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Affleck's 'Argo' is Banned in Iran, Which Has Approved Its Own Film Version of 1979 Hostage Crisis

Thompson on Hollywood By Sophia Savage | Thompson on Hollywood January 16, 2013 at 1:14PM

Iran's Art Bureau has approved the making of a film depicting the 1979 Iranian hostage crisis depicted in Ben Affleck's "Argo." Filmmaker Ataollah Salmanian states: "the movie is about 20 American hostages who were handed over to the US embassy by Iranian revolutionaries at the beginning of the revolution. This movie... can be an appropriate response to distorted movies such as 'Argo.'”
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Argo, streets
'Argo'

Iran's Art Bureau has approved the making of a film depicting the 1979 Iranian hostage crisis depicted in Ben Affleck's "Argo." Filmmaker Ataollah Salmanian states: "the movie is about 20 American hostages who were handed over to the US embassy by Iranian revolutionaries at the beginning of the revolution. This movie... can be an appropriate response to distorted movies such as 'Argo.'”

Affleck's film recently won Best Film and Director at both the Critics Choice Movie Awards and the Golden Globes. Affleck also stars in "Argo" as the CIA agent who extracts six diplomats using a fake movie cover and the help of the Canadian ambassador. The film is banned in Iran, though they are not the only ones who have raised concern over the film's accuracy. Read more here.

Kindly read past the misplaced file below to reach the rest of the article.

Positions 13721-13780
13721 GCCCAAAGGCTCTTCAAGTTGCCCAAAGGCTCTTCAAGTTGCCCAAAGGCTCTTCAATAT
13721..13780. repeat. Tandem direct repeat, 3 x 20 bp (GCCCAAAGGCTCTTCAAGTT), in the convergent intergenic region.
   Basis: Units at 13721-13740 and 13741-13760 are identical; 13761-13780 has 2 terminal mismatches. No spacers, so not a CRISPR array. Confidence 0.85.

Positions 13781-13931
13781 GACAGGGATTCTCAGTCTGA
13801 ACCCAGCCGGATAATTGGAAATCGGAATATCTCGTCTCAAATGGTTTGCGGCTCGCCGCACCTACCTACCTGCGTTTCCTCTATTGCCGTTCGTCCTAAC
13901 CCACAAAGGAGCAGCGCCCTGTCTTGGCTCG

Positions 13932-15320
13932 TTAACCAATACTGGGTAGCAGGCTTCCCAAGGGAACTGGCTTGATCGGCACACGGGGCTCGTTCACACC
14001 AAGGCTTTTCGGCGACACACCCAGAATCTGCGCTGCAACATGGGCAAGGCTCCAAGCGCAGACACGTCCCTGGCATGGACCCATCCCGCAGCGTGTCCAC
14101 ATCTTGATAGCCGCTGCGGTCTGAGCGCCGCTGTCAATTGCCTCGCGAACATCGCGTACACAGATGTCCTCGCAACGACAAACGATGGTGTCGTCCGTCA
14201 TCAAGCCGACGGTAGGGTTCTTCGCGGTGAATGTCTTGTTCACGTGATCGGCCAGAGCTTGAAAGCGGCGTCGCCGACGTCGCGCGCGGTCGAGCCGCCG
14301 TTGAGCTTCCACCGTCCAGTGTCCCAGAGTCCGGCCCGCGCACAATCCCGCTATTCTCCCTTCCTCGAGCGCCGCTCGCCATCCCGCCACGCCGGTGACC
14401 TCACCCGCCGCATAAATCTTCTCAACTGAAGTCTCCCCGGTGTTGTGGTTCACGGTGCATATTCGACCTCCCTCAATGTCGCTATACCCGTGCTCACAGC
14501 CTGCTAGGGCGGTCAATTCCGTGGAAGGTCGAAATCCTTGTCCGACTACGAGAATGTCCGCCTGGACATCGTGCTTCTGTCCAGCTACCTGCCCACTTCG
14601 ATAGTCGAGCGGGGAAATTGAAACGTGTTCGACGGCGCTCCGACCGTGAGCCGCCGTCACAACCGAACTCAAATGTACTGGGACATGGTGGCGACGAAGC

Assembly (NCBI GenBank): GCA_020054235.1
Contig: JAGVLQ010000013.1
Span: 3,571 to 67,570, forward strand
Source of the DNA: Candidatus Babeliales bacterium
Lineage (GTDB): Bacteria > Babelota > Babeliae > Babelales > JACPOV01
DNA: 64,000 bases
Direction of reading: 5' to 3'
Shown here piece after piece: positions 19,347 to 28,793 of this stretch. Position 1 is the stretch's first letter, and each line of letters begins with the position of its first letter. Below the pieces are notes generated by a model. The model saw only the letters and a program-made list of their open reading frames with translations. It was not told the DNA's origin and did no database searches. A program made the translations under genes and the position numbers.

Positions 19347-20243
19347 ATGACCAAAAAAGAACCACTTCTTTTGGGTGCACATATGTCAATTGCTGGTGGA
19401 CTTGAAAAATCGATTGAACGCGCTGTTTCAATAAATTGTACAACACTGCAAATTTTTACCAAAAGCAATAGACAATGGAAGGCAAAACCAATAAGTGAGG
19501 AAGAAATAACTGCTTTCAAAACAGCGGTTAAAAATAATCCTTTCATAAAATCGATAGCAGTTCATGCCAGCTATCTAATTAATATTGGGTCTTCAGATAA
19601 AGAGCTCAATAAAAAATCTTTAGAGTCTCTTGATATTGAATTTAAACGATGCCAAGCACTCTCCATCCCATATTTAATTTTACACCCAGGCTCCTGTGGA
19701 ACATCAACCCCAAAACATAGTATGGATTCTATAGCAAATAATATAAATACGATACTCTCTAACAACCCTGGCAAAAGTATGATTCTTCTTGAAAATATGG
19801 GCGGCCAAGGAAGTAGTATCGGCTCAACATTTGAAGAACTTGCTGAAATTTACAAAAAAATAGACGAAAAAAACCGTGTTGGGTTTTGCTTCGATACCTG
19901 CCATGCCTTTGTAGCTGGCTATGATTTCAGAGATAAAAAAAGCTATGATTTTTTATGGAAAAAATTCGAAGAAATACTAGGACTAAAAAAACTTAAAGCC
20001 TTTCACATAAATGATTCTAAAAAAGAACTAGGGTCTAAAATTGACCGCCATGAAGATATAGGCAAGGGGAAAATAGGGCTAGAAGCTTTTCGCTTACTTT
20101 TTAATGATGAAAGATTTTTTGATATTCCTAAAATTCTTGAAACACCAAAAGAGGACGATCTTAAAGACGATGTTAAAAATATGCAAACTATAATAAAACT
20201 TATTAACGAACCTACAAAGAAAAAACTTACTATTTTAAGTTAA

This article is related to: Ben Affleck, News, News, Argo


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Thompson on Hollywood

Born and raised in Manhattan, Anne Thompson grew up going to the Thalia and The New Yorker and wound up at grad Cinema Studies at NYU. She worked at United Artists and Film Comment before heading west as that magazine's west coast editor. She wrote for the LA Weekly, Sight and Sound, Empire, The New York Times and Entertainment Weekly before serving as West Coast Editor of Premiere. She wrote for The Washington Post, The London Observer, Wired, More, and Vanity Fair, and did staff stints at The Hollywood Reporter and Variety. She eventually took her blog Thompson on Hollywood to Indiewire. She taught film criticism at USC Critical Studies, and continues to host the fall semester of “Sneak Previews” for UCLA Extension.